Will's hearing loss is moderate to severe. Moderate in his right ear and severe in his left. They take the best ear they say. So they say he has moderate loss.
Harriet's got nothing. She is profoundly deaf in her right ear and severe to profoundly deaf in her left. That means at best she has a severe hearing loss.
She is having hearing aids fitted next week but they aren't expected to make much of a difference. She has been referred to the cochlear implant team. I can't say that out loud. It's huge. And it makes this experience very, very different to the one we have so far been on with Will.
When she first failed all her tests I thought I would be OK because, despite it not hurting any less, I was more prepared. I had done it before with Will. But I haven't done this before.
She will have to have surgery. 3 hours if they do just the one side, more if they do both. General anaesthetic. An overnight stay. Scars. Pain. Risks.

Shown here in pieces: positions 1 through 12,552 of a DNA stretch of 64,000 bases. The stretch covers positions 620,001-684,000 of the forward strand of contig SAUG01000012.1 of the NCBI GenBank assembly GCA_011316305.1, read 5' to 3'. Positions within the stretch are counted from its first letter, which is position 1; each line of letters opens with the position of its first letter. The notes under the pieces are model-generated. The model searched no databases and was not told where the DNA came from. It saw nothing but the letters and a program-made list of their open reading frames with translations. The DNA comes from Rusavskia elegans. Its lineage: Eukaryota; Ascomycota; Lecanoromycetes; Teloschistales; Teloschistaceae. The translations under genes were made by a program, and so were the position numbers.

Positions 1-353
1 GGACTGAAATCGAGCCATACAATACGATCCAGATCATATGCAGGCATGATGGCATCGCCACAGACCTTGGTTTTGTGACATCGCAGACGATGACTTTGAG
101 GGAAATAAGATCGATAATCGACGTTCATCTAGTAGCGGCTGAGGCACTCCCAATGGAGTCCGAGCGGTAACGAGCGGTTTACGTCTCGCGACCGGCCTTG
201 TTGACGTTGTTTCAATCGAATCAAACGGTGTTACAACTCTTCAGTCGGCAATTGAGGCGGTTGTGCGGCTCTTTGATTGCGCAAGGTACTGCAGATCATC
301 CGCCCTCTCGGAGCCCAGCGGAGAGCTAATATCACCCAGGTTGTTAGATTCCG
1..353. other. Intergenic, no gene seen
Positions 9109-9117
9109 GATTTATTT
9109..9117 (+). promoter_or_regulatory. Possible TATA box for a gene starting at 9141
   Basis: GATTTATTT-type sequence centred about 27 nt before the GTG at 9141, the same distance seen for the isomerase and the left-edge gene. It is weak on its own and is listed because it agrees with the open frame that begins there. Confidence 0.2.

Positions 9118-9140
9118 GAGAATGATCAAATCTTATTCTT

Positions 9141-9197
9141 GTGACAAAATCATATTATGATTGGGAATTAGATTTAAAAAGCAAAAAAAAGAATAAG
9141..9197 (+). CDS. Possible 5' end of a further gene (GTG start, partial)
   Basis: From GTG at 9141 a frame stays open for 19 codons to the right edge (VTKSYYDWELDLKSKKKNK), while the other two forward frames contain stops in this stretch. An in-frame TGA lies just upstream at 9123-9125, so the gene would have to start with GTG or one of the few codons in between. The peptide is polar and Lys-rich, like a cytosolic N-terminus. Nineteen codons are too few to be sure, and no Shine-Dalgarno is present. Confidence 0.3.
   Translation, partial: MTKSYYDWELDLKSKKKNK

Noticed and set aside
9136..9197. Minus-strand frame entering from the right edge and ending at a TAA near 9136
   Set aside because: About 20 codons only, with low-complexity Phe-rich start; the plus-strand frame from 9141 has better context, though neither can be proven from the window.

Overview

The implant is made up of two parts - the one that is implanted in the cochlear, in her skull, and the one that attaches to the outside of her head with a magnet. The outside bit reacts to things. One of these things is static. This means that with it on she can't go down slides, can't play in a soft play area.
So if she can hear, she can't play. And to play, she can't hear.
Cochlear implants are a medical marvel. They can take my deaf daughter and let her hear. But she can't go down slides.
It's a cruel, cruel world sometimes.